As Liberal Democrats, we have always stood in support of a lasting peace and a two-state solution in Israel and Palestine. In the face of the horrific violence of the last few weeks, we are clear that a lasting peace is the only way to guarantee the dignity and security which both Palestinians and Israelis deserve.
Hamas’ terrorist attacks on October 7th shocked the world. We condemned them and the taking of hostages, unequivocally. Hamas cannot, for the security of Israelis nor the future of Palestinians, be allowed to continue in charge of Gaza.
Right now we have a disaster. When I met with NGOs working on the ground in Gaza, they told me just how devastating a humanitarian catastrophe we are facing.
Thousands of innocent civilians have already been killed, including thousands of children. I met the Palestinian Ambassador just days ago - tragically he had lost family members. I passed on my condolences on behalf of the Liberal Democrats to all Palestinians.
And the humanitarian crisis just seems to get worse. Essential supplies like water, food, medicine and fuel still remain in very short supply or totally cut off from Gaza. And over 200 people are still held hostage, including children. And the risk of regional escalation grows by the day, underlined by the fact that the UK withdrew diplomatic staff from Lebanon earlier this week.
More than a month since Hamas’ atrocities, it is increasingly clear that a military solution to eliminate Hamas is not possible. Nor is it tenable for Israel to reoccupy Gaza.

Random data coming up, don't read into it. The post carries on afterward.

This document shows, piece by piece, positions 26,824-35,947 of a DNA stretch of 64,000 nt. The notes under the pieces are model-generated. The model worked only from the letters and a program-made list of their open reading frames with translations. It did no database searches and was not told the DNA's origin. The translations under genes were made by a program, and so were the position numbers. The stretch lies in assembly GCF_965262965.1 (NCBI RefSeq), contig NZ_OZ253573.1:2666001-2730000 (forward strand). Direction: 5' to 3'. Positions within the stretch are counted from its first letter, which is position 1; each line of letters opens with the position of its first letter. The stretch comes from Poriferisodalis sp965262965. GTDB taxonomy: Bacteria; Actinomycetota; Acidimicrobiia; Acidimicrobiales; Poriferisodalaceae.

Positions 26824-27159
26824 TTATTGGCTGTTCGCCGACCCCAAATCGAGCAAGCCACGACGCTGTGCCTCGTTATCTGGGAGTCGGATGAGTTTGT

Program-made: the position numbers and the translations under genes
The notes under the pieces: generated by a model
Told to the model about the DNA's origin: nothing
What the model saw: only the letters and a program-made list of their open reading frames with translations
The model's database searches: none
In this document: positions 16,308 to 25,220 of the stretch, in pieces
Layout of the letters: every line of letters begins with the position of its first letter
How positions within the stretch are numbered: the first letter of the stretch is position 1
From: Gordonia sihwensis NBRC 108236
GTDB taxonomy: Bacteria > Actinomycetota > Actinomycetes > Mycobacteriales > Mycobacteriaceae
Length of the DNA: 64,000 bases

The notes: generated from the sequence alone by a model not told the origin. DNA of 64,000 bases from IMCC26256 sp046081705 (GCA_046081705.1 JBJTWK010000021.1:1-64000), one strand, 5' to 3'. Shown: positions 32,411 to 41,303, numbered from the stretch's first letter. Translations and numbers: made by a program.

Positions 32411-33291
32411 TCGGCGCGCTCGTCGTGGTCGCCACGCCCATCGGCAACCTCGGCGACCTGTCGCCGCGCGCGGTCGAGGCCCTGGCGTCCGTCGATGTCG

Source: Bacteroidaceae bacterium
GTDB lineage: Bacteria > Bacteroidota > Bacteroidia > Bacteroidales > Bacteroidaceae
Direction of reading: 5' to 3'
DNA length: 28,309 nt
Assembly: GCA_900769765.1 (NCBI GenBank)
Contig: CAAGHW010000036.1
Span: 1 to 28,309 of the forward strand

Only a sustained political and diplomatic solution will resolve this conflict and deliver a lasting peace. We urgently need movement towards that solution now.
But how? The answer is via an immediate bilateral ceasefire.
It is important to be clear. Some who call for a ceasefire really seem to mean freezing the conflict. But that’s not acceptable. It leaves Hamas in place in Gaza.
My meeting with families whose loved ones are, right now, being held hostage in Gaza made it very clear to me that such an outcome is unacceptable. And so too is it unacceptable for Palestinians. They deserve a state of their own, and security, just as Israelis do too.
Freezing the conflict doesn’t look to the future and will do nothing to bring about that long term security.
That’s why a ceasefire cannot be an end in itself, even though it is very clearly needed now to stop the bloodshed and trauma for Palestinians and Israelis. It is temporary by its very definition: it is a step towards peace. And it is contingent upon both parties sticking to it. If one party breaks the ceasefire, a military option remains on the table.
I am not naive about the difficulties involved in getting to this position - it may require a cessation in hostilities, as we have already called for, to create the basis for a ceasefire, and we welcome any progress however small towards this goal, including the hours in specific areas committed to by Israel. Nor will it be easy to rid Gaza of Hamas.
Maximum pressure now needs to be applied on all parties, with tough conditions carefully monitored and verified. That will require a huge and sustained effort from the international community and the UN, with a particular role to be played by Arab neighbours.
Our job – and the job of the whole international community – is to bring an end to this conflict, and stop the killing of thousands of innocent civilians, while ensuring that we do not return to how things were before October 7th.
Movement towards a political solution, putting us back on the path to two states, is needed more than ever.
Right now, we simply cannot afford not to try.